I’m sorry for what you deal with every day
I’m trying to learn how to confront racism and inappropriate behavior when I see it, and it doesn’t come naturally to me.
All my life, I’ve been taught that the polite Southern girl or woman doesn’t argue, accommodates, keeps her opinions to herself. And I’m an introvert, a 9 on the Enneagram — I pretty much hate confrontation as much as I can hate it.
But I’m trying, for the sake of friends who are members of marginalized groups and for the sake of our country. I believe these things matter, and it’s past time that comfortable, cis-het, able-bodied white people start speaking up.
Today, as politely as I could manage, I commented on a post from another parent on Facebook where their child was dressed “like an Indian (Native American for those who want everyone to be PC).”
This is cultural appropriation. I asked the parent to please consider that. They responded saying that the child’s school had given them the option to dress either as a pilgrim or Indian for their Thanksgiving program, and the child chose Indian. The parent expressed that they had no problem with the child’s choice.
I responded that this mindset willfully ignored a racial issue, that I did not agree with the school’s choice to encourage children to dress like this, but that I didn’t come on Facebook to argue and would be happy to continue the conversation privately.
Well, apparently I shit in somebody’s sanctuary. Several somebodies, actually.
The other parent didn’t respond again, which is fine. The other responses were primarily that I needed to get over it, that “my grand[parent] was 25% Indian, and I’m fine with this” (paraphrased), that Thanksgiving should be a time for giving thanks instead of judging others, that dressing in a Native American costume was a way of honoring America’s history, and that several other parents have children who reenact the first Thanksgiving, so of course they need pilgrims and Indians!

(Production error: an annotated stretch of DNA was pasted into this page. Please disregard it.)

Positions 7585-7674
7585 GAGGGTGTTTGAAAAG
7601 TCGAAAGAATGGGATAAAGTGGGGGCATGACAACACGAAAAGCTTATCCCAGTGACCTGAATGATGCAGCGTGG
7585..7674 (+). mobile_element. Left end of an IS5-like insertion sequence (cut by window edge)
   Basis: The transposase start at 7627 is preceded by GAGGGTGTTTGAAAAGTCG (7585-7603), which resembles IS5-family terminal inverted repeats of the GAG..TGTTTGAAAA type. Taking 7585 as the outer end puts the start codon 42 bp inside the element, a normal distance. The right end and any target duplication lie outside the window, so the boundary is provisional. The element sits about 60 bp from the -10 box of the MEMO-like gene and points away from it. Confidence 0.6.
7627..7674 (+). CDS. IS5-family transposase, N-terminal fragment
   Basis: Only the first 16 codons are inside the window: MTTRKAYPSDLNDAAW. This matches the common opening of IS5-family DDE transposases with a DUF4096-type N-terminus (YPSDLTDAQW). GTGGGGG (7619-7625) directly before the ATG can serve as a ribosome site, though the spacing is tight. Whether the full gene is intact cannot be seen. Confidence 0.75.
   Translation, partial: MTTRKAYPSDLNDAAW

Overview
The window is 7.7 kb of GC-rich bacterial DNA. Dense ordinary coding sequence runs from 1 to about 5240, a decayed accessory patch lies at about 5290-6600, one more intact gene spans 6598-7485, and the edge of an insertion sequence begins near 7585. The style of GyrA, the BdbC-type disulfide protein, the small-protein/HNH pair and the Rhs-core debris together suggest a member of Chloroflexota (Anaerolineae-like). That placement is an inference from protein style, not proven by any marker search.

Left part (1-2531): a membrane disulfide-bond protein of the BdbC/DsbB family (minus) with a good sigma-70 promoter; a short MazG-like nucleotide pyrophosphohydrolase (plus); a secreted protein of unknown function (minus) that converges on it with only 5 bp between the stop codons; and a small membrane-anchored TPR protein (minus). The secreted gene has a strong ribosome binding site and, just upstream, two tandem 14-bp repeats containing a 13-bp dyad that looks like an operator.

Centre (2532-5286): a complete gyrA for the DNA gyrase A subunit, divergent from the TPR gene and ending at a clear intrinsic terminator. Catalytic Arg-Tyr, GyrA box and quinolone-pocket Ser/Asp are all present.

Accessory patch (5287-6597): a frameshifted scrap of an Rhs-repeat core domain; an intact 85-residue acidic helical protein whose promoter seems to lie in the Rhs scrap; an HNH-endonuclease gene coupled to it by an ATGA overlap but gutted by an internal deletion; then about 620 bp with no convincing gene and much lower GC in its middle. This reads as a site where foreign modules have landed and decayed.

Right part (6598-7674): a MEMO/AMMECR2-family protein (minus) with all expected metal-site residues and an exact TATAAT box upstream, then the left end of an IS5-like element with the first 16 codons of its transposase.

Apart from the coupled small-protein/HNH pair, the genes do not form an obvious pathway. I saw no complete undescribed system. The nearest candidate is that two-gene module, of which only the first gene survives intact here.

I think some folks may be in dire need of a history lesson. White colonialism led to the death and destruction of many, many native people. Rape, slavery, clubbing kids to death and diseased blankets don’t fit into the happy narrative of everybody just getting along.
Anyway, I haven’t responded again on Facebook. I spoke out against the issue I saw, I offered to provide context, and I don’t really feel like I have anything to add to that discussion at this point.
But it made me pretty angry.
I deleted Facebook from my phone today, because I was mad, frustrated and hurt to see person after person pile on and tell me I needed to just get over it, that I was judgmental, that I was wrong, etc. I couldn’t get it out of my mind or let it go.
How dare I speak up against a beloved tradition. How dare I suggest that there might be something wrong with a cute little kid dressed up in fringed brown clothes. What kind of person am I? Can’t I see that there is nothing wrong with this?
I have the privilege to walk away. I don’t have a stake in the fight, other than my pride after having spoken up. I don’t live every day being told that I’m wrong, that I’m overreacting, that I need to stop being so judgmental.
To those of you who do face that every day, to my black friends who can either laugh along with racist jokes or get shut out, to my LGBTQ friends who are called over-sensitive when they object to jokes about trannies and dykes, to my friends with disabilities who are told they shouldn’t get so bent out of shape when their coworkers call something “retarded” or “lame:”
I’m sorry. I’m sorry that white people are like this. I’m sorry that cis-het people are like this. I’m sorry that able-bodied people are like this.
I will try to do better, and I will do my best to stand up for you or stand behind you or beside you or even in front of you when needed.